Veteran lawmaker reflects on unusual but successful legislative session
Lincoln Hough has been in the Missouri Senate for four years and previously served three terms in the state House of Representatives. But as the senator told a packed room on May 31 during a meeting of the Chamber’s Governmental Relations Committee, the 2022 legislative session included increased levels of both animosity, and of opportunity.
Hough (R-Springfield) said one unique opportunity came from the influx of federal pandemic relief funds – an extra $12 billion for Missouri to invest in projects and initiatives with long-term impact on the state. “I’ve been on the other side of that, when I was in the House and we were cutting $500 million from our budget, so this is a better place to be,” he said.
The senator reflected on what was ultimately a very successful session for business community priorities, including investment in workforce development. Hough noted that the first bill passed out of the Senate was an extension and enhancement to the state’s Fast Track workforce grant program. Hough, who sponsored that legislation, pointed to the consistent message from the Chamber and area businesses as a reason for its success.
“You all are the people who are employing in our community, and when you consistently say you’re having a hard time finding employees, these are the kind of things the state needs to do,” Hough said. “Education is the way to prosperity, and it goes from early childhood all the way into the post-secondary world.”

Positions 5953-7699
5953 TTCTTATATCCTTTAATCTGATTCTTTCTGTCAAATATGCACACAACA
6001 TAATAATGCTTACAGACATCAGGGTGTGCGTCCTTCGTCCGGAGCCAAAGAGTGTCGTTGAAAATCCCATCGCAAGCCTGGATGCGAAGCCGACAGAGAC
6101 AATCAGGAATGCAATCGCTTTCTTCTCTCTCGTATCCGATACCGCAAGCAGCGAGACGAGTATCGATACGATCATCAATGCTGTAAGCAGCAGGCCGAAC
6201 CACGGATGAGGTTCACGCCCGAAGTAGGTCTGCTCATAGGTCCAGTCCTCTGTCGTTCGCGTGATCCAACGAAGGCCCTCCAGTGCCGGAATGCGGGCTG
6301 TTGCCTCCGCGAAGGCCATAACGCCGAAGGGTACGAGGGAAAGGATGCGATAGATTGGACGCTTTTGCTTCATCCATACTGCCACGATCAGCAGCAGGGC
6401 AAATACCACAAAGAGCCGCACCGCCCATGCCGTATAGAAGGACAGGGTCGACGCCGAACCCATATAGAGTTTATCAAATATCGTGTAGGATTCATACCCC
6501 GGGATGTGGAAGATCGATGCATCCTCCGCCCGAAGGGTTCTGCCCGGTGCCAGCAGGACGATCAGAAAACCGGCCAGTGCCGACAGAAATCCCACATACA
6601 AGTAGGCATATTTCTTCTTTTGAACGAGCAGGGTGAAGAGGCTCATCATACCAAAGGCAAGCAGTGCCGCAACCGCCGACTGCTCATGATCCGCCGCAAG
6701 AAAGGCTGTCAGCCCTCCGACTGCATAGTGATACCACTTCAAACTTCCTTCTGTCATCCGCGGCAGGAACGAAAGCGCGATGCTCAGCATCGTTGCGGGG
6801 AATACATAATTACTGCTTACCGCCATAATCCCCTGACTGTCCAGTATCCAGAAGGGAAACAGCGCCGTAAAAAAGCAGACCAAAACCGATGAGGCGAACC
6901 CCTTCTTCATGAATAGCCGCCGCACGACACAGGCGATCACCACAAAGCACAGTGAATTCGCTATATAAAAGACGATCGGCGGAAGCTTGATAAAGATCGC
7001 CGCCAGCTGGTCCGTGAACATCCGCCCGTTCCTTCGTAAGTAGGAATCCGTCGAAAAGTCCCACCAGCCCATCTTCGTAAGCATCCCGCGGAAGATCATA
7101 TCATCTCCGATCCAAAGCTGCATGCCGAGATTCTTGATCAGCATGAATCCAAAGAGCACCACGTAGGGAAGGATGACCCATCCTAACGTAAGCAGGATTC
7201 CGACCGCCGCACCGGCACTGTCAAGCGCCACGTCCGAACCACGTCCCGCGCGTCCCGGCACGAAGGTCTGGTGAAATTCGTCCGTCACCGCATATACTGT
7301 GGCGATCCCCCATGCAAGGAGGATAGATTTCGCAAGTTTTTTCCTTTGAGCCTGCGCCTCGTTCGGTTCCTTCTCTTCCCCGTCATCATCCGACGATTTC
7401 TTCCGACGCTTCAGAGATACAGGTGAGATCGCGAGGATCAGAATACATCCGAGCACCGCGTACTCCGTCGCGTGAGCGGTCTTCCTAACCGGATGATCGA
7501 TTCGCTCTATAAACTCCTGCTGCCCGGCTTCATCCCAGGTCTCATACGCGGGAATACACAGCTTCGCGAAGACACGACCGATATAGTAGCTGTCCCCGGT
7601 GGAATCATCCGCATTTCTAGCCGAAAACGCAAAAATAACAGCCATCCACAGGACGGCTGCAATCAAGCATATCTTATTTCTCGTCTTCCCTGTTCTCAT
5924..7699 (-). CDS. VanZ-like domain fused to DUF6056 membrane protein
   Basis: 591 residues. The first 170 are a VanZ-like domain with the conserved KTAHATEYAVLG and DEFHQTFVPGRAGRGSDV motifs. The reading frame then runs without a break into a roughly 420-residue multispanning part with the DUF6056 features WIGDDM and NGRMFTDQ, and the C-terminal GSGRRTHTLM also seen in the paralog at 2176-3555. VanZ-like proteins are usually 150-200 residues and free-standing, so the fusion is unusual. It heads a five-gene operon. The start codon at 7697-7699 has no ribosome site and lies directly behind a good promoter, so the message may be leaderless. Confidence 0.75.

Hough defines his approach to his role as a senator as serving as a representative of his community and listening to the needs of employers and local representatives to influence what legislation he prioritizes.
“I don’t go to Jefferson City with a list of personal items to get done,” Hough explained. “My agenda is your agenda, and I want to help empower our local leaders to run our community.”
Hough, who serves as vice chair of the Senate Appropriations Committee, was able to meaningfully impact projects in Springfield, including funding for Missouri State University and Ozarks Technical Community College, K-12 education, various community priorities and more.
Despite the successes in funding for workforce and education, items Hough is especially passionate about, he said he is concerned about the increasing rancor and vitriol in politics. “It’s not just the politics I’m involved in; it’s the school board, it’s the city council” he said. “I’ve always said that even if you disagree with me, let’s be civil about it. But I don’t see a lot of room in the world for that anymore.”
He noted that he was especially disappointed with those in the Senate who attempted to hold up business priorities to pull focus to their own issues, which often served as lightning rods for debate and animosity.
“I always say I can work with anybody. But you can’t work with people who say, ‘You have to do it my way 100 percent of the time or you do nothing,’” he said. “(The senate) doesn’t work that way.”
Even considering those issues, Hough noted that southwest Missouri continues to be unique in the state for its ability to follow through on collaboration and work together in what has become an increasingly divisive environment – and he encouraged the business and community leaders in attendance to continue making their voice heard. “It is my pleasure and honor to do this job and I can only do what I do (in the Senate) because of the community I’m fortunate enough to represent,” he said.